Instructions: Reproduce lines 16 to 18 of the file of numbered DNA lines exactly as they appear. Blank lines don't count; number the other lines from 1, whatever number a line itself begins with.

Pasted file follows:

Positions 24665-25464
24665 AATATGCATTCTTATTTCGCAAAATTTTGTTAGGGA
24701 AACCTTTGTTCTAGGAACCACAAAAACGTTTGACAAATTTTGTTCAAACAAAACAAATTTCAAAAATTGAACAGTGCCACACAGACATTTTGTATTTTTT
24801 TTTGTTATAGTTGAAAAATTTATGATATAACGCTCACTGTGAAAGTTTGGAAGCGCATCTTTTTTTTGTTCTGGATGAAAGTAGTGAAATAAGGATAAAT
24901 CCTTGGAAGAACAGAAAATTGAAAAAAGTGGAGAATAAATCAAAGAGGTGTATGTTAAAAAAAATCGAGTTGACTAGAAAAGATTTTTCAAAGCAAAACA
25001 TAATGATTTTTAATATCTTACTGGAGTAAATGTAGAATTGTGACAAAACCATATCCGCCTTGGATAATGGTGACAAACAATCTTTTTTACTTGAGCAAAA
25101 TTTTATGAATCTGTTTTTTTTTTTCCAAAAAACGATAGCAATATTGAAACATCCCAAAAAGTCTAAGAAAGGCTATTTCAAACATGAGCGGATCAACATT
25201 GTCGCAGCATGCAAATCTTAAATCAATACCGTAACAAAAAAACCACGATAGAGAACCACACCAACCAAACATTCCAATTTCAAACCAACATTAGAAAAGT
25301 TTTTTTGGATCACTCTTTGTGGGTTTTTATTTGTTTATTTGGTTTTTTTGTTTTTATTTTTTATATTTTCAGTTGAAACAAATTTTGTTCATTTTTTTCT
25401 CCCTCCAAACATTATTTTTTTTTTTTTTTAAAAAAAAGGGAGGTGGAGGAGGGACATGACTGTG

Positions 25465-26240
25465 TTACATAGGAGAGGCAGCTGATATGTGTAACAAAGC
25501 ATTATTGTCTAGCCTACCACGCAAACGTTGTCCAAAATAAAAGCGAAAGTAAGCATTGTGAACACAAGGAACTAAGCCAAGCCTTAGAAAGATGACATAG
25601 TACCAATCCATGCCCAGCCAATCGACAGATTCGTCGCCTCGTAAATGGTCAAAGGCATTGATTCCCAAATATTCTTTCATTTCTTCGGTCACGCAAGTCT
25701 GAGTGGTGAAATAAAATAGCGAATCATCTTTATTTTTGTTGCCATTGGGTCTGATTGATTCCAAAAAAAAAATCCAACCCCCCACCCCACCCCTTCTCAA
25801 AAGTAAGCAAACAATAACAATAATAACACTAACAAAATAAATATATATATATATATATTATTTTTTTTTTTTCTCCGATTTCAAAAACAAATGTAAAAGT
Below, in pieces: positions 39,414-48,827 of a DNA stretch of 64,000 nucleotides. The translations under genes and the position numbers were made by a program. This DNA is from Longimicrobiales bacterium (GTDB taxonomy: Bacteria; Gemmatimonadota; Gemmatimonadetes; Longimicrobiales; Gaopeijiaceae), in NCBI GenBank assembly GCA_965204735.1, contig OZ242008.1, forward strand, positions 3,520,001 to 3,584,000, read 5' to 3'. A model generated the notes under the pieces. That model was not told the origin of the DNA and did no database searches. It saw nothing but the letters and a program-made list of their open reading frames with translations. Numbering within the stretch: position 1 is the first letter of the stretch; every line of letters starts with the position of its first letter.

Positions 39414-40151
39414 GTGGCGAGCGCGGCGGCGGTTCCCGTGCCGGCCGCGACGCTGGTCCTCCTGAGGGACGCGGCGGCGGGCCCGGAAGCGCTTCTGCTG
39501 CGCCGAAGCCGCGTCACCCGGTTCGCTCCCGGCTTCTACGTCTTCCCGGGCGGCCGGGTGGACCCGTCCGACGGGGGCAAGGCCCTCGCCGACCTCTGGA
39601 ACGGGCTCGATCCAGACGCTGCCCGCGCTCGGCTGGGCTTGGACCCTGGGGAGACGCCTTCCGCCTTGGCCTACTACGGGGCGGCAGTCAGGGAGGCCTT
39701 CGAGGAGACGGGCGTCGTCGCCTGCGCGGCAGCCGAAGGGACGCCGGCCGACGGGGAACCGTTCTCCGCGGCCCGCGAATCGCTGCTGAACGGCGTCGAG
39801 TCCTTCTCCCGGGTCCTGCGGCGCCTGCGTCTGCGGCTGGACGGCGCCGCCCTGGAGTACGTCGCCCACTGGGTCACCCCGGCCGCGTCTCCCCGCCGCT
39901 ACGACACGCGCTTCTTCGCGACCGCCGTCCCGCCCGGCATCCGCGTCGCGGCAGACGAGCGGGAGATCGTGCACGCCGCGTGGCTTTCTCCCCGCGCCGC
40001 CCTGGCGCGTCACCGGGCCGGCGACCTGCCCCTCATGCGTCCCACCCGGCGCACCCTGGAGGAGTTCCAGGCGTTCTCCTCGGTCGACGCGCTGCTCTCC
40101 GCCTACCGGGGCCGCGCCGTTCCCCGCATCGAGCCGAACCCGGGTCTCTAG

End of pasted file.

25801 AAGTAAGCAAACAATAACAATAATAACACTAACAAAATAAATATATATATATATATATTATTTTTTTTTTTTCTCCGATTTCAAAAACAAATGTAAAAGT
Below, in pieces: positions 39,414-48,827 of a DNA stretch of 64,000 nucleotides. The translations under genes and the position numbers were made by a program. This DNA is from Longimicrobiales bacterium (GTDB taxonomy: Bacteria; Gemmatimonadota; Gemmatimonadetes; Longimicrobiales; Gaopeijiaceae), in NCBI GenBank assembly GCA_965204735.1, contig OZ242008.1, forward strand, positions 3,520,001 to 3,584,000, read 5' to 3'. A model generated the notes under the pieces. That model was not told the origin of the DNA and did no database searches. It saw nothing but the letters and a program-made list of their open reading frames with translations. Numbering within the stretch: position 1 is the first letter of the stretch; every line of letters starts with the position of its first letter.

Positions 39414-40151